Contrasting Approaches To Talks
Wed, 09/15/2010

In the minefields of Middle East peace diplomacy, what you see is often not what you get. Over the years both Israeli and Palestinian leaders have become adept at maneuvers that conceal their real goals. The fact is that distinguishing reality from diplomatic and political posturing is difficult in the best of times.

As direct Israel-Palestinian talks under U.S. auspices resumed this week, first in Egypt and then in Jerusalem, one thing was clear: Palestinian President Mahmoud Abbas has maneuvered himself into a corner with statements and positions that suggest he is a reluctant partner for peace, at best, while Prime Minister Benjamin Netanyahu has positioned himself as the one ready to get down to serious negotiations, with all the risky compromises they entail.

While Netanyahu has spoken in recent days of “historic compromise” and “original thinking,” Abbas, who resisted direct talks and agreed to resume them only after strong U.S. and international pressure, continues to raise objections, set difficult preconditions and threaten to bolt if things don’t go his way. The Israeli leader, like his predecessors, speaks of the willingness to make painful compromises. No talk of compromise is heard from the other side.

Unlike previous negotiations, these are direct, one-on-one talks between the two leaders, so what both men are saying in private may be very different from their public poses. Defenders of Abbas say his public negativity is meant for domestic political consumption, and that may well be the case.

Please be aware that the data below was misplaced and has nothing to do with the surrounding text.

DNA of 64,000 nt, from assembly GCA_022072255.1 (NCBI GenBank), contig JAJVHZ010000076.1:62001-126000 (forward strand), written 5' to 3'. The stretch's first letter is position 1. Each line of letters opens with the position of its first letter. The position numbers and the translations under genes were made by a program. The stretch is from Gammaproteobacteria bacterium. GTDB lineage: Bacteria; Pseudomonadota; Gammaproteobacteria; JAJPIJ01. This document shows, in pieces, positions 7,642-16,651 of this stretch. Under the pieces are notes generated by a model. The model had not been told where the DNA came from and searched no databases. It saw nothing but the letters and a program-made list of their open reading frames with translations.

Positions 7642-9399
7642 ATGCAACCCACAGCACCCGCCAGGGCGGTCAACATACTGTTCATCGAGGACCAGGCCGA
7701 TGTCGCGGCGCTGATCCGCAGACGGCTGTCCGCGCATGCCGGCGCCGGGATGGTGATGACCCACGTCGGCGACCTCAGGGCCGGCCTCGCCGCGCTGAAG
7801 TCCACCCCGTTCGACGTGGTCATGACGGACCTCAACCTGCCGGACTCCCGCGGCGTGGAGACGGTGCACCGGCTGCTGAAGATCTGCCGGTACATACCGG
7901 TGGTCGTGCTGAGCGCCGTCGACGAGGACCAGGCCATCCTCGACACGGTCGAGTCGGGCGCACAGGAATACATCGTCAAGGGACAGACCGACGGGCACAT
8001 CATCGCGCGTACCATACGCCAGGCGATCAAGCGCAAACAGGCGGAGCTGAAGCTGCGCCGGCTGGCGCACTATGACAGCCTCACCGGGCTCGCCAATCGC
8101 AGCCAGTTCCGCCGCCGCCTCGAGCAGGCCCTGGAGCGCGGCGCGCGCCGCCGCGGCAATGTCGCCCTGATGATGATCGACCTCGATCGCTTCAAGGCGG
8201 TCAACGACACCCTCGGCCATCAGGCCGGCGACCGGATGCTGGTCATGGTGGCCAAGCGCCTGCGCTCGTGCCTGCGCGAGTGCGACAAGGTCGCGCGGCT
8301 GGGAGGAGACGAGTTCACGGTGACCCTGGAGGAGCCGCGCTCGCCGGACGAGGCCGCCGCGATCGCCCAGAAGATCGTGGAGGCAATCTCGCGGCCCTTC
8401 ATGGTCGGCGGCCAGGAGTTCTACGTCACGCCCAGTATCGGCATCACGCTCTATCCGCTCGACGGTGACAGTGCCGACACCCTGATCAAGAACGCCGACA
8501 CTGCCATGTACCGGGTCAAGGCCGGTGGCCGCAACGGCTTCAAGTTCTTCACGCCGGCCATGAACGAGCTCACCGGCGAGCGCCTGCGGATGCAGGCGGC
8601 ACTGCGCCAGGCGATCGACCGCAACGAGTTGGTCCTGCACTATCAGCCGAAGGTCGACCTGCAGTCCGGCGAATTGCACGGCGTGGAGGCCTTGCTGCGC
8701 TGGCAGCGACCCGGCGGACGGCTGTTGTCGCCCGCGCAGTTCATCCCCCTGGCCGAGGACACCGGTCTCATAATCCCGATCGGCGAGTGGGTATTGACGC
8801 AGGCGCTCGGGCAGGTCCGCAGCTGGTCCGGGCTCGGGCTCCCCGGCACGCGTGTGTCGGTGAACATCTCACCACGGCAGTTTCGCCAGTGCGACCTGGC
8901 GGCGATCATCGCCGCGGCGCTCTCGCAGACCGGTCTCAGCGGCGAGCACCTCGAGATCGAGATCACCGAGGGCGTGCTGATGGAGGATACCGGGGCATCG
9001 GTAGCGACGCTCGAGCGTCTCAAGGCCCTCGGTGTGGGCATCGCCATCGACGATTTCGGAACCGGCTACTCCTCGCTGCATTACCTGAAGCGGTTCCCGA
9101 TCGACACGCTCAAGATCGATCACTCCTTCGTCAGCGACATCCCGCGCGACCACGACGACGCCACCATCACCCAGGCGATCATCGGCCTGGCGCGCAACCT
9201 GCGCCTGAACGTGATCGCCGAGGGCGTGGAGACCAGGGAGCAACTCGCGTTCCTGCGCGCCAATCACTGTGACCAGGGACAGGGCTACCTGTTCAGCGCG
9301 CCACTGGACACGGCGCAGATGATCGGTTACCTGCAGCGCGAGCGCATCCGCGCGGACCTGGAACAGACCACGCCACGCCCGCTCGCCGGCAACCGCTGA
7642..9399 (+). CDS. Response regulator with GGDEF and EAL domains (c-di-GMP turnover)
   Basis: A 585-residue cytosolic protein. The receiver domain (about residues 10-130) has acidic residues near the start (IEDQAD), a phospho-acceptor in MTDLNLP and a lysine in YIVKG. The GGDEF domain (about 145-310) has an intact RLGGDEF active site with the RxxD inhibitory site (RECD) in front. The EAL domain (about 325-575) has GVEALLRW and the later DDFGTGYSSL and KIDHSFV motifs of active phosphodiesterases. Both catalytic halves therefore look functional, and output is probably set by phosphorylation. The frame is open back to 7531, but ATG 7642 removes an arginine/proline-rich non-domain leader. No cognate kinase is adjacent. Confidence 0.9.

Still, it’s hard to avoid the conclusion that Netanyahu, whatever his ultimate game plan, is working with the Obama administration to give these new talks a chance. He is the one who has recognized and spoken of the needs of two nations. By contrast, the Palestinian leader seems well on his way to missing yet another opportunity, and in the process undermining confidence in the new negotiations among an understandably wary Israeli public.

If Abbas’ statements do, in fact, reflect a determination to hold out for maximalist positions, they guarantee failure in this last-ditch effort to negotiate creation of the state he claims is his ultimate goal.

The issue of Israel’s about-to-expire moratorium on settlement construction is a thorny one that the two leaders and their American partners will have to address very soon through intensive, creative diplomacy. Otherwise, the talks will fail before they hardly are started.

For now, though, Abbas appears to be the reluctant negotiator while Netanyahu is showing the flexibility and commitment required to overcome the obstacles at hand.

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